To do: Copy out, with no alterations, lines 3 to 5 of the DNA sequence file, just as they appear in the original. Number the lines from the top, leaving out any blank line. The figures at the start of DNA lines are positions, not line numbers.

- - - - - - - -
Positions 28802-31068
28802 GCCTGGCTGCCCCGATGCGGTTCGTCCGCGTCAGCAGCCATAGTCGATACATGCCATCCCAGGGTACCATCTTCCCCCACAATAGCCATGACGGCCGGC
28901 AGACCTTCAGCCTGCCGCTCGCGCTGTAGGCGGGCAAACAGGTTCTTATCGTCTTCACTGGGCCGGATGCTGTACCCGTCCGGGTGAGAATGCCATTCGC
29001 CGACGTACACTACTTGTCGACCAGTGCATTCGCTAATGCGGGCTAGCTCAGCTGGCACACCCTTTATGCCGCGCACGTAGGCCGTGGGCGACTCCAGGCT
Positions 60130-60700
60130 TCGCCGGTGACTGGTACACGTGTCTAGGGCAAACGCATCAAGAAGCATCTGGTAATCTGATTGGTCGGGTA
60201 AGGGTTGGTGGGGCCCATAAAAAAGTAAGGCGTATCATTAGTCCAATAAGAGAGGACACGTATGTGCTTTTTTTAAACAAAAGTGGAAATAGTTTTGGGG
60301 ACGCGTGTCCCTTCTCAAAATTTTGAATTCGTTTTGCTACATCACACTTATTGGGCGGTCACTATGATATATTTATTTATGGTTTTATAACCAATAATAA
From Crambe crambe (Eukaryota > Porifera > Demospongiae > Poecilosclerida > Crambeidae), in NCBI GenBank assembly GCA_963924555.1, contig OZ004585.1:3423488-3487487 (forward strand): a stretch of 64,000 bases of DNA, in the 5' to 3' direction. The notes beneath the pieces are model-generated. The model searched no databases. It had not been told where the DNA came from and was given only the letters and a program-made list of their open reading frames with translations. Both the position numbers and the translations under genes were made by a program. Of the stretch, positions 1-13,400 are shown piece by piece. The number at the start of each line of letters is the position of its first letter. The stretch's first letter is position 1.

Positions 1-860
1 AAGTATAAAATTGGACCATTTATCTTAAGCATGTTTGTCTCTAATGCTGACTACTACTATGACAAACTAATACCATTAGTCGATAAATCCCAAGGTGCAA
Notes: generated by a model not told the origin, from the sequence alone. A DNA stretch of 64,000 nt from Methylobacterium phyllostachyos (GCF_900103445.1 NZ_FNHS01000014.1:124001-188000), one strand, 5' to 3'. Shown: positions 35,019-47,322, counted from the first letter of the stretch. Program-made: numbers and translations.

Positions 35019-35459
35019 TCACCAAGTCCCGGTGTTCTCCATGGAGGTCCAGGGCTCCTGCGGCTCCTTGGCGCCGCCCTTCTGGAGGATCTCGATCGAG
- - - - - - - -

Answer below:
28901 AGACCTTCAGCCTGCCGCTCGCGCTGTAGGCGGGCAAACAGGTTCTTATCGTCTTCACTGGGCCGGATGCTGTACCCGTCCGGGTGAGAATGCCATTCGC
29001 CGACGTACACTACTTGTCGACCAGTGCATTCGCTAATGCGGGCTAGCTCAGCTGGCACACCCTTTATGCCGCGCACGTAGGCCGTGGGCGACTCCAGGCT
Positions 60130-60700